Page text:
School Nurse

Nurses have been a fixture in schools since the 1800’s. They initially began working in schools to monitor the spread of communicable diseases. Now school nurses are responsible for administering vaccines, helping disabled and special education students, treating sick children, and supervising school health programs.

Many schools nurses are trained in psychiatric and pediatric care since more is now being done to assist children with behavioral disorders. Since the 70’s, more federal money has been allocated to schools to hire more nurses and make public schools more accessible for children with physical disabilities and other special needs.

Federal law currently mandates that children attending public schools have access to competent nurses. All public schools must have nurses on staff to assist children with special medical needs, including students with catheters, gastrostomy feeding tubes, and tracheostomy tubes.

The Role of a School Nurse

School nurses contribute to creating an environment where children can learn by supervising initiatives intended for the health and well-being of students, teachers, and administrators. Nurses oversee the following health programs:

  • Health Services – Programs designed for students with health problems that impede learning
  • Health Education – Programs designed to teach children about nutrition, safety, and good health practices
  • Healthy Environment – Programs intended to locate health and safety hazards within schools and eliminate them
  • Nutritional Services – Nutrition programs intended to supply children with healthy school lunches
  • Physical Education/Activity – Fitness programs to ensure children enjoy recreation and get exercise at school
  • Counseling – Programs intended to identify children with mental health problems and provide them with resources to combat them
  • Parent/Community Involvement – Programs intended to involve parents, district administrators, and community members in school health initiatives
  • Staff Wellness – Programs intended to improve the health of teachers, administrators, and other school employees

School nurses consult with school district administrators to improve student health throughout the district. School nurses often develop Individualized Education Plans for children with special health needs, especially students requiring catheters, tracheostomy tubes, wheelchairs, and gastrostomy feeding tubes. School nurses also counsel children with learning disabilities, administer medications to children, identify suicidal students, and organize educational workshops about the health hazards of using alcohol and tobacco, avoiding teen pregnancy, and the dangers of bullying. School nurses often recommend health and safety topics to be addressed by teachers in class.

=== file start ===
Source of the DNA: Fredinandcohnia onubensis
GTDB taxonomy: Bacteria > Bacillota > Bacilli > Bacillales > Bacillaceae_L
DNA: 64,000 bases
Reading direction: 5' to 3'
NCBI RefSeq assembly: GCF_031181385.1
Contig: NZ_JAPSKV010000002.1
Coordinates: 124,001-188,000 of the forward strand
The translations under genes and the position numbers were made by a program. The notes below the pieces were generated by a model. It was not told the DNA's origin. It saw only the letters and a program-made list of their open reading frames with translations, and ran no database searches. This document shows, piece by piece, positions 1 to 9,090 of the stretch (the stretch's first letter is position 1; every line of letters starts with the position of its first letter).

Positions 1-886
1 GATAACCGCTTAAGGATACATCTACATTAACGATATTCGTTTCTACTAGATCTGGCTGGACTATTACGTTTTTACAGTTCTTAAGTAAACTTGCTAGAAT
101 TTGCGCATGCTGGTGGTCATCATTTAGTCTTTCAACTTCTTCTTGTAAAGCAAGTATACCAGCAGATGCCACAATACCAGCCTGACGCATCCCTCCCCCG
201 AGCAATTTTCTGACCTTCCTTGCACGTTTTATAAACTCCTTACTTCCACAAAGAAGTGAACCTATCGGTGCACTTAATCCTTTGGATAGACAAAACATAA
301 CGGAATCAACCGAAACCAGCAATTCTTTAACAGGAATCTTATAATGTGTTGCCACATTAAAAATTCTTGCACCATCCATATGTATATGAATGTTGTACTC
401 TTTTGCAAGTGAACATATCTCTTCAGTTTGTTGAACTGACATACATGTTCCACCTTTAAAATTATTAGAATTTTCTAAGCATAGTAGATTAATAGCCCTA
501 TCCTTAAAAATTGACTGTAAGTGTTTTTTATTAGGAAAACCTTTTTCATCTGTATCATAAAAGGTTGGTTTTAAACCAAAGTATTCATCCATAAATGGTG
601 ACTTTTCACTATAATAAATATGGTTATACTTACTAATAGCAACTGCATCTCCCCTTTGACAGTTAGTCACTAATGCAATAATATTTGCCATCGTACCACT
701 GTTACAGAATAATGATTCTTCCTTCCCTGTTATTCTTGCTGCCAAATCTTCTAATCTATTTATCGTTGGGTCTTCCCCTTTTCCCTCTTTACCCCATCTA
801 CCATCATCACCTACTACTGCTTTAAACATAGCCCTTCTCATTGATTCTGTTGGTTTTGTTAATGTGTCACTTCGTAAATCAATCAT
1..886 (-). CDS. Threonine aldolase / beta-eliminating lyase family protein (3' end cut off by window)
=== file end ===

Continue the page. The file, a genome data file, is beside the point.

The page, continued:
Many school nurses specialize in learning disabilities, adolescent health problems, teen suicide, eating disorders, teen pregnancy, and drug and alcohol abuse. School nurses are required to pass specified requirements in most states. School nurses interested in national certification must satisfy requirements established by a national school nursing agency. Practice Settings

School nurses work in elementary and secondary schools and on military bases located in foreign nations. They also work at the following types of schools:
  • Private schools
  • Parochial and charter schools
  • Alternative schools
  • Vocational schools
  • Colleges and universities
  • Day care centers and pre-schools

The National Association of School Nurses encourages students interested in school nursing to obtain a bachelor’s degree in nursing and become certified with their state’s school nursing board.

Students interested in school nursing often take classes in public, mental, or pediatric health. They should work hard to improve analytical, assessment, and communication skills. School nurses must stay updated with local, state, and national laws regarding student health and student health initiatives.

School nurses are usually solely responsible for administering healthcare and overseeing health programs at their schools. To effectively do this, they must have excellent analytical, communication, decision-making, and people skills. They are often required to refer students with suicidal tendencies, learning disabilities, and other serious problems to school administrators.


Students interested in school nursing careers should earn a bachelor’s degree in nursing. Nurses holding graduate degrees enhance their job opportunities. The National Association of School Nurses advises schools to hire registered nurses who’ve completed bachelor degree programs.


School nurses earn anywhere from $20,000 - 70,000 a year. The average salary range for school nurses ranges from 28,000 - 49,000 annually. School nurses are typically not required to work during the summer.

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